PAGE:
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Nursing students administering COVID-19 vaccine in community

February 22, 2021

Almost 200 Bachelor of Science in Nursing (BSN) students from the University of North Georgia (UNG) are administering the COVID-19 vaccine to surrounding communities.

Nina Myer has worked hard to ensure her students get as much clinical experience as possible during the COVID-19 pandemic. It hasn't always been easy. So when local public health departments reached out to Dr. Sharon Chalmers, department head of nursing, to see if the BSN students could help administer the COVID-19 vaccine, Myer didn't hesitate when Chalmers asked her to spearhead the effort.

"This was music to my ears," the UNG lecturer of nursing said.

As they began mobilizing into White, Lumpkin, Union and Dawson counties, the UNG nursing students' efforts to assist the community have been welcomed. Lynden Huffman, a senior from Gainesville, Georgia, pursuing a BSN, said a woman in Dawson County told her receiving the vaccine felt "like Christmas morning."

"That made the whole day worth it," Huffman said.

Students in Myer's class and senior lecturer Milka Andjelkovic's class are assisting local public health departments in the northeast Georgia region, and students in Hannah Cilli's class are working with WellStar Health System.

Each student in Myer's population health class is scheduled for two days of vaccine administration; this allows all 83 seniors in her class to rotate through the different health departments, help as much as possible, and get the valuable clinical experiences they need.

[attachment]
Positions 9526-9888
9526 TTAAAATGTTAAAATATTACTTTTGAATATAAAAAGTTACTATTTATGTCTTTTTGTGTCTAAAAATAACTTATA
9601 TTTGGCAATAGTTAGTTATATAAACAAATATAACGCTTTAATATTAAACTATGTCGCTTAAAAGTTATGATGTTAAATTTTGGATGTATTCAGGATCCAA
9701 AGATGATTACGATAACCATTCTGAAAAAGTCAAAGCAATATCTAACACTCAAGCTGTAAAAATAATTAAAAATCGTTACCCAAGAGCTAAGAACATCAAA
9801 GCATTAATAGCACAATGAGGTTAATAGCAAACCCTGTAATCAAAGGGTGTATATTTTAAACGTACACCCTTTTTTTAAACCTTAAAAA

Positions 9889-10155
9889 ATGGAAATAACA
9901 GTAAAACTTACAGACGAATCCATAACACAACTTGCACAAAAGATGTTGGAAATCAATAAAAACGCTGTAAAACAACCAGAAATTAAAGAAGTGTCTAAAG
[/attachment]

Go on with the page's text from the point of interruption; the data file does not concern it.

Kaley Pitts, a senior from Buford, Georgia, pursuing a BSN, assisted with vaccines in Lumpkin County. She is thankful for Myer's diligence to provide students a chance to help.

"As someone who has that passion and calling to take care of people, being a student during the pandemic has been hard," Pitts said. "My heart has wanted to be in the hospital helping people. Being able to give vaccines, it felt like I was able to do my part. I was very thankful."

When Myer heard that the National Council of State Boards of Nursing implemented a national call to action for nursing students to assist in the roll out of the COVID-19 vaccines, she was proud that UNG was already engaged in the effort. 

COVID-19 has created new challenges for nurses who are on the front lines of the fight against the pandemic. For Huffman, that only increases her urgency to join the field.

"This pandemic has made my desire to be a nurse even greater," Huffman said. "It gives me an opportunity to help in more ways than I thought possible."

Myer and Cilli, who each earned a master's degree in nursing education from UNG, are now helping their students gain valuable experience. Cilli is grateful to see the all-hands-on-deck approach to battling COVID-19.

"We need people to be able to give vaccines. We're trying to get as many people in the community who are vulnerable vaccinated as quickly as possible," Cilli said. "Our students immediately jumped on the opportunity to serve their community. People want to help, and people want to beat this thing."

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